Reading Through Nancy Drew: The Flying Saucer Mystery (Book 58)

The Flying Saucer Mystery

Information

GoodreadsThe Flying Saucer Mystery
Series: Nancy Drew Mystery Stories #58
Age Category: Children’s
Source: Library
Published: 1985/2005

Summary

Teenage sleuth Nancy Drew receives word that some people have seen a UFO in the woods. She heads out with Bess, George, Ned, Burt, and Dave to investigate. Along the way, she also agrees to search for a treasure hidden long ago in the forest.

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Review

Spoilers ahead!

I have always loved the original 56 Nancy Drew Mystery Stories, and have not really connected to any of the later books. However, when I saw that Harriet Stratemeyer Adams (according to Wikipedia) was still involved with some of the books after the switch from publisher Grosset & Dunlap to Simon & Schuster, I thought I should read keep reading after book 56, to see if some of these books would have comparative quality to the earlier ones. The title on this one made me doubt that it would…and wow. What a mistake I made in reading it. It is probably the worst Nancy Drew I have ever read (so far).

I cannot express how truly awful The Flying Saucer Mystery is. Nancy and her five friends head to the woods to investigate UFO sightings (even though this seems out of Nancy’s line of work). However, they spend almost the entirety of the book riding around the woods, looking for their lost horses, sometimes getting bitten by snakes or just seeing snakes–all to keep up interest while Nancy does literally nothing to investigate the UFO. She does see the saucer fly overhead and land not far away fairly early on, but, because the group keeps losing their horses and their supplies, she cannot head over to take a look.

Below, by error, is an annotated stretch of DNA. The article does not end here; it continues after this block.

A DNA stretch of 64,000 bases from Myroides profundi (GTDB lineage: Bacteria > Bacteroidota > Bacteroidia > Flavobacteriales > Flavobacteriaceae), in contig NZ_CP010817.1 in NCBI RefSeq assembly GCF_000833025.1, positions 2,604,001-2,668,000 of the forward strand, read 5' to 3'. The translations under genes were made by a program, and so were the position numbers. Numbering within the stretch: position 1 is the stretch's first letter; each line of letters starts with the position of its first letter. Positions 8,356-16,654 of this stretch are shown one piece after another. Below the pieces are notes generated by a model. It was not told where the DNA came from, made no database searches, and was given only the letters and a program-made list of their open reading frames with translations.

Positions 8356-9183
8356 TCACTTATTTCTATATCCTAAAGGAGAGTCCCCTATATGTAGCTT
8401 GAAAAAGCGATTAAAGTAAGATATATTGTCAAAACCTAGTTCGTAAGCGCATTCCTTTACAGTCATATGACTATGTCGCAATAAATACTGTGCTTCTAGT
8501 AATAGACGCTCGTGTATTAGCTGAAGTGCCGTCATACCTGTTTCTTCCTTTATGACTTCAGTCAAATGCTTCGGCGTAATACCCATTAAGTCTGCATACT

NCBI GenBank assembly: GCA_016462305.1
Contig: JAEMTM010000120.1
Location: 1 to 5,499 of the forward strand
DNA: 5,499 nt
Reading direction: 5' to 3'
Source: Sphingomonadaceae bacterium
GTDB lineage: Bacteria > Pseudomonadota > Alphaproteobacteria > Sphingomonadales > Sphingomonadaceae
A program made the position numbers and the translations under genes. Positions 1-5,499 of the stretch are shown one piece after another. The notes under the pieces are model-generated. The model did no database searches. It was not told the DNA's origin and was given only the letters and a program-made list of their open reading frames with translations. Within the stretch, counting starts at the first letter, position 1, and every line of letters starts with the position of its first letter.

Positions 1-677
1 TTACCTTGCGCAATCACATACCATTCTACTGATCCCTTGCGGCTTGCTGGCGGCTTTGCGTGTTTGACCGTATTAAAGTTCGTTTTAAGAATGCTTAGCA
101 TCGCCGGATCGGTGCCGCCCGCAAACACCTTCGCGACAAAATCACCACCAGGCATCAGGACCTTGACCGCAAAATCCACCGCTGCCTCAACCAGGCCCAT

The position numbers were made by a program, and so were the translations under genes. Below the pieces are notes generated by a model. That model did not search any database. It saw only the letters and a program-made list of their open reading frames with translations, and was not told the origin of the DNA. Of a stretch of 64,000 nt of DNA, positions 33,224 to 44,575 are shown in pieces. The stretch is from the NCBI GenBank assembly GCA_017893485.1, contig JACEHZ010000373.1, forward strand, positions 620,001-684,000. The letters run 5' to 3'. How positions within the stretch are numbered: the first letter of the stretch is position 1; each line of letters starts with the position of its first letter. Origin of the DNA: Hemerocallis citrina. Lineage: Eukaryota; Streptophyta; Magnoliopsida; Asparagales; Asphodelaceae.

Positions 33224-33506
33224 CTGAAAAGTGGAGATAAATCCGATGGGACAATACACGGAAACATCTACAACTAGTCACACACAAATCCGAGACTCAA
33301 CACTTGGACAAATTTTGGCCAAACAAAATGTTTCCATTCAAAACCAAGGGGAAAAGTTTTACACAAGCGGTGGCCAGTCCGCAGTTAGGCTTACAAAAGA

While wandering about semi-aimlessly, the group meets a naturalist who lives in a cabin and who believes that his father hid a treasure in the woods an unspecified number of years ago. Nancy agrees to look for it. She has nothing to go on. She just plans to search the entire woods. No one sees anything ludicrous about this.

Meanwhile, Nancy sees the flying saucer touch down in a swamp. She and Ned go to investigate, and suddenly they’re inside the saucer! They’re in new, spacey clothes; they can communicate telepathically; and they can fly with their new mechanized wings! This goes on for two whole chapters. A weird sci-fi interlude where one knows this must be a hallucination induced by swamp gas, but…maybe not? Maybe there are actually aliens in Nancy Drew’s world now. Everything about this book has been so terrible, it might actually be possible.

Afterwards, Nancy and Ned randomly decide they must be radioactive from being near the UFO, so they contact a bunch of scientists and government agencies who all hurry out to the woods to run tests and check on Nancy and Ned’s health. Why Nancy and Ned are apparently a national priority is the true mystery here. I highly doubt that a bunch of scientists and officials really care if some couple in the woods thinks they’re radioactive for some reason.

Nancy and her friends also periodically encounter a Native American man who cannot speak English. Initially, they treat him like a child, showing him shiny jewelry to keep him from potentially attacking (No, I don’t understand this, either) and later playing charades to communicate with him, but calling it “sign language.” This man is the only character who seems to know what is going on in the woods and how to survive there, so he deserves a lot more respect than he gets from the group of teenagers who keep losing their horses and their cooking supplies every couple pages.

Oh, and while Bess is always described as “plump” in the early books, with George poking fun at her love of desserts, the fat shaming reaches entirely new levels here. George actually compares Bess to a whale, and Bess’s weight must be mentioned at least four times in a negative way.

Nancy never does bother to solve the mystery of the UFO, but instead is approached by a group of people at the end who give her answers. Or some of them. Actually, most of what they can admit to saying is not very informative. Nancy does not solve this mystery. It is not a satisfying conclusion. It’s awkward.

The only joy from this book comes from the illustrations, and seeing Nancy and her friends rocking those sweaters as they enter the 1980s.

Read this book only if you are very interested in Nancy Drew going on a trippy adventure in space.

1 star

8 thoughts on “Reading Through Nancy Drew: The Flying Saucer Mystery (Book 58)

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